The Other is Paris

The Other in Paris

In Issue 56 by N. M. Campbell

The Other in Paris
Photo by Harriet Hadfield on Shutterstock

2001—Champs-Elysées

Act V, Scene III

DRAMATIS PERSONAE

Le point zéro……………………………………………………White hoop.

Diners…………………………………………………………………Many.

Unnamed Woman………………………………….Romani woman, young,

heavily pregnant.

Louis Vuitton Purse……………………………………………French purse,

one yard square, bedazzled.

Unnamed Man………………………….Saudi man, wearing a Ghutrah, 40s.

Well Heeled Woman…………………………….Japanese woman, early 30s.

Waiter…………………………………………………French man, early 20s.

Trio of Guards………………………….Saudis, wearing Ghutrahs, early 20s.

Scene

The terrace of a chain restaurant on the Champs-Elysées, Paris.

Time

2001.

(On a dark, drawn curtain, a projector beams the following paragraph for one minute as a stagehand, obscured in black, carries a white hoop stage right followed by a spotlight.)

Le Point Zéro is at 48° 51′ 12,24845″ N, 2° 20′ 55,62563″ E. It is the point from which all roads originate in France. It marks Paris as the capital of France. It has been there since April 22, 1769, at the order of Louis XV, The Beloved One.

He positioned the center of France at the pillory of the condemned, at the base of the twelve steps of the Portal of the Saints of Notre-Dame, the cornerstone of which was not laid until 1162. Its construction is neverending.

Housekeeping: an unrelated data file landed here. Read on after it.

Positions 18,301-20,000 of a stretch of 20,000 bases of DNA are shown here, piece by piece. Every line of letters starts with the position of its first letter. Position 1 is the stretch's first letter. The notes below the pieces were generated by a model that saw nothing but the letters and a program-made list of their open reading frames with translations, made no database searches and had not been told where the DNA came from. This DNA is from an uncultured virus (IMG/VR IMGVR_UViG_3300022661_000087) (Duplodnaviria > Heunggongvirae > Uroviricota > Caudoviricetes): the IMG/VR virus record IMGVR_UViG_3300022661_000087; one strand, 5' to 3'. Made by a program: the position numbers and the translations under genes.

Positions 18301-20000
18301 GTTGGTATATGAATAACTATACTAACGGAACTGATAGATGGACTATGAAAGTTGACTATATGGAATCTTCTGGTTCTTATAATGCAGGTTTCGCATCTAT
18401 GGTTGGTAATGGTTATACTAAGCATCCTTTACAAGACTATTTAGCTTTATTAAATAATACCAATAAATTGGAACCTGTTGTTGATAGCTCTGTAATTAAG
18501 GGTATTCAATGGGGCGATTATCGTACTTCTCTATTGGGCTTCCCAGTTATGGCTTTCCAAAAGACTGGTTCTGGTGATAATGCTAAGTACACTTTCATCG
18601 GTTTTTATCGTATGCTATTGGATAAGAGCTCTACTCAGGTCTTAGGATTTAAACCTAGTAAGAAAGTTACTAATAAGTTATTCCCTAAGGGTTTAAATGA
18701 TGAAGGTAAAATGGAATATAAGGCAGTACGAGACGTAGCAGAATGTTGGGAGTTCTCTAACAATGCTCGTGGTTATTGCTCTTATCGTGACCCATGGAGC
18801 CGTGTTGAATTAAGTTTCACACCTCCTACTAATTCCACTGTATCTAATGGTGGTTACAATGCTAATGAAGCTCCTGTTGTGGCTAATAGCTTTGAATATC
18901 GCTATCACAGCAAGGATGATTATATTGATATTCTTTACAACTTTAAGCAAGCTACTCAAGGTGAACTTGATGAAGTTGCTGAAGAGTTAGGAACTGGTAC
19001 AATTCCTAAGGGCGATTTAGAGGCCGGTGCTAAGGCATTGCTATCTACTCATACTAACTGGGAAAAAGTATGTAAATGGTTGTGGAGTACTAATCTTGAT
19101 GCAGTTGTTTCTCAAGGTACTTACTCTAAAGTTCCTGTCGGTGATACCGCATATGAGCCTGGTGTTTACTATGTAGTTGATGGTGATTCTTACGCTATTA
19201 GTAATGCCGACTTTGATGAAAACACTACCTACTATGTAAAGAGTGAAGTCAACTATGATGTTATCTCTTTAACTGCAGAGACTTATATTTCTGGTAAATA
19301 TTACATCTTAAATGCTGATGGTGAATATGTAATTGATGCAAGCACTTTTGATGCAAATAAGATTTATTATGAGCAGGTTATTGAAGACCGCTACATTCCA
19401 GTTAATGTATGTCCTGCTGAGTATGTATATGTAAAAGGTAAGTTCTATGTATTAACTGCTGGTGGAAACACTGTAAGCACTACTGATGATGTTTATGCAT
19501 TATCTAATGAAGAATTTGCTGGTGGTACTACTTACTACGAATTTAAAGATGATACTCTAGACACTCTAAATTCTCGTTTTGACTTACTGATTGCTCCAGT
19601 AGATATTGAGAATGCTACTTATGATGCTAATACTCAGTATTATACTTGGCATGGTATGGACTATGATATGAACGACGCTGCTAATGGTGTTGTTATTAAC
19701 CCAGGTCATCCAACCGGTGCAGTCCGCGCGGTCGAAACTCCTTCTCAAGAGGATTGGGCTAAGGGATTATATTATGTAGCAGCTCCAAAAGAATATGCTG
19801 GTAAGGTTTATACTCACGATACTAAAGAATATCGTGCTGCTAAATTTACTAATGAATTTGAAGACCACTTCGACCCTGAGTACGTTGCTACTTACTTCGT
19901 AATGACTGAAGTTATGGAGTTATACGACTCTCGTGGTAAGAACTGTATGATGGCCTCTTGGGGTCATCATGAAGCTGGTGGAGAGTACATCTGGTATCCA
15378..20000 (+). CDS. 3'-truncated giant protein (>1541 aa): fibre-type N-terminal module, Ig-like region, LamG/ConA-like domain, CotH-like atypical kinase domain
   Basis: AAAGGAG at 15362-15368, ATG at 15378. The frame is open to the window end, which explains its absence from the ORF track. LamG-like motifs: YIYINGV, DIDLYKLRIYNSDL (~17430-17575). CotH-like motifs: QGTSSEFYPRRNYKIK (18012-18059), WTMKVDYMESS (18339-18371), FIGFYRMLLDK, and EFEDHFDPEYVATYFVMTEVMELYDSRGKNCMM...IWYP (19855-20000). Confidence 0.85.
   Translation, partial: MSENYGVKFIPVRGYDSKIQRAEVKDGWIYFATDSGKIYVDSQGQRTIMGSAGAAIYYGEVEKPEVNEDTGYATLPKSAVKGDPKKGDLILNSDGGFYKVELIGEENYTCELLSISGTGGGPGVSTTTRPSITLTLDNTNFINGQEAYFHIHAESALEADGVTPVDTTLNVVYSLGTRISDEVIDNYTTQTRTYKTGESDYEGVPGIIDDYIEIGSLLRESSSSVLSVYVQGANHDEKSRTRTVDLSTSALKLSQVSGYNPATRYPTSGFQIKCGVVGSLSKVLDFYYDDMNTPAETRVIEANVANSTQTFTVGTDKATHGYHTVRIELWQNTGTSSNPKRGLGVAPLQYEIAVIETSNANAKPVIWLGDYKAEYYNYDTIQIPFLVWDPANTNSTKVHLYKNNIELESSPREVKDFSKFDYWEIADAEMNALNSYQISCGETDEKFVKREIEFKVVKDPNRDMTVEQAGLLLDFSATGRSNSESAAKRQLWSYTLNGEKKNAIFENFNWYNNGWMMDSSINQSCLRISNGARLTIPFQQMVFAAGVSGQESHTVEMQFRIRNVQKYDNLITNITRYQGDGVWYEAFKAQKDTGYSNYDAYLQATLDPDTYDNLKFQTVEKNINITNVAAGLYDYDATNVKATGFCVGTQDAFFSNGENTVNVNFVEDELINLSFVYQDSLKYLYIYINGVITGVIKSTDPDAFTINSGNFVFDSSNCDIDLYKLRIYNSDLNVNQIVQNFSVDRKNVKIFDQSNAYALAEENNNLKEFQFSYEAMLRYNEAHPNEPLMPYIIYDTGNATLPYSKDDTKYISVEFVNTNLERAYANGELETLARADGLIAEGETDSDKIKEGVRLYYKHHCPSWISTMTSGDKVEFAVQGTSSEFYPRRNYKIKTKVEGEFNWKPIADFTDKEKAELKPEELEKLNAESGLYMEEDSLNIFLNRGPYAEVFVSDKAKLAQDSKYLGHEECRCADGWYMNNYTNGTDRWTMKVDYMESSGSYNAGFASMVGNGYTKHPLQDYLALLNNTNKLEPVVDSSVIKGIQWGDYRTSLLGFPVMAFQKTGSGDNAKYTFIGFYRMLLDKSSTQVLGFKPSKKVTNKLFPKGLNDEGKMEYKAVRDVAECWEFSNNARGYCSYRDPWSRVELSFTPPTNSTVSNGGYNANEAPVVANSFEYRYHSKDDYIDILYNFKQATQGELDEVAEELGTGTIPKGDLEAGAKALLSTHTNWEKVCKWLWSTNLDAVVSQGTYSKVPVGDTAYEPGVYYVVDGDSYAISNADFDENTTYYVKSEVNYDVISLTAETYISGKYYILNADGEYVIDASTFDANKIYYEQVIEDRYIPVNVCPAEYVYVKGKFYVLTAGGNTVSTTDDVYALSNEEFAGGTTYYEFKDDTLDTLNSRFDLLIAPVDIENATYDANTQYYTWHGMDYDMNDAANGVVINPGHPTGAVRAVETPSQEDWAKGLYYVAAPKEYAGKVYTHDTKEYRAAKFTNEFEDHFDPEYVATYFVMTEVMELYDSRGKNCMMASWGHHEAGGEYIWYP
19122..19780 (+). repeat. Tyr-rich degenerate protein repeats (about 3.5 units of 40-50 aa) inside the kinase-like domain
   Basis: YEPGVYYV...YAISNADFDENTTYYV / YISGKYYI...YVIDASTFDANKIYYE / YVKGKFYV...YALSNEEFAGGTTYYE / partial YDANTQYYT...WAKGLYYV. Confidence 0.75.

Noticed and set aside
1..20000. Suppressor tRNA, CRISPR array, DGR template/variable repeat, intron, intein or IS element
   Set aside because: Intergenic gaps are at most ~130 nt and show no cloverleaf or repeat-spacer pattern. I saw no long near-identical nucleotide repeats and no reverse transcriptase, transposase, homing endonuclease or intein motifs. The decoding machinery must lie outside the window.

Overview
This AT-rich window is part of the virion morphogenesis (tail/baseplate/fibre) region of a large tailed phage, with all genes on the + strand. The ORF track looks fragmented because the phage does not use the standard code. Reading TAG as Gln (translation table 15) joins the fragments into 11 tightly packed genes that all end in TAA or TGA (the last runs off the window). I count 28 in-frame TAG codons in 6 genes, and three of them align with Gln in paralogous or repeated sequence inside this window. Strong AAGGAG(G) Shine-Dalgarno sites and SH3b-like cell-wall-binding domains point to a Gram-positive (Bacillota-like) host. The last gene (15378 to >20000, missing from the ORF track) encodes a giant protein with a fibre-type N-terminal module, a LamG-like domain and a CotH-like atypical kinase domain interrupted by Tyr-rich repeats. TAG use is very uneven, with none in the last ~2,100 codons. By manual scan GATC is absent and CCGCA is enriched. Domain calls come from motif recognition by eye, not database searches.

SETTING:

LE POINT ZÉRO sits stage right, in front of the curtain, and is brightly illuminated.

AT RISE:

Upstage, DINERS, marionettes in a variety of nineteenth-century national dress are posed at round terrace tables. They are separated by brass pillars for velvet ropes; instead of ropes, there are chains. A sound machine plays sounds of silverware scraping, glasses ting-a-linging, and merry conversation. At stage left, WELL-HEELED WOMAN is looking at an oversized map of Paris. WAITER watches the crowd, standing in the middle of the DINERS.

UNNAMED WOMAN

(Enter stage right, running, carrying LOUIS VUITTON PURSE.)

Jeeeeeeee-suuuuuss!

(The sound machine abruptly stops.)

UNNAMED MAN

(Enter stage right, running. He stops and picks up LE POINT ZÉRO and its bright spotlight.)

Come back with that purse, you thieving whore of Egypt!

UNNAMED WOMAN trips, falling to the sidewalk; UNNAMED MAN kicks her belly. LE POINT ZÉRO is in his hand, its spotlight strobing.

UNNAMED WOMAN

(In a fetal position, clasping LOUIS VUITTON PURSE.)

Please, stop! My baby!

(Enter stage right, TRIO OF GUARDS, running and tripping over each other.)

WELL-HEELED WOMAN

なんてこった

(Japanese: Pronounced nante kotta, and roughly translated as “What da...?”)

WELL-HEELED WOMAN drops her map and her shopping bag to the ground. Her outfit is perfectly pressed and subtly designer. She stands with her eyes glazed over and her mouth agape. She is going catatonic.

UNNAMED MAN

(Points finger.)

One less!

UNNAMED MAN gets a firm grip on LOUIS VUITTON PURSE, by the bottom of the voluminous, but empty sack. LOUIS VUITTON PURSE flies through the air knocking TRIO OF GUARDS down like bowling pins.

UNNAMED WOMAN

(Shakes fist.)

I curse your father, your mother, AND your unborn son!

TRIO OF GUARDS exit stage right, the smallest of the trio dragging LOUIS VUITTON PURSE behind him. UNNAMED MAN glares at UNNAMED WOMAN.

UNNAMED MAN

(Throws LE POINT ZÉRO at UNNAMED WOMAN. It bounces into the audience, followed by the spotlight’s glare.)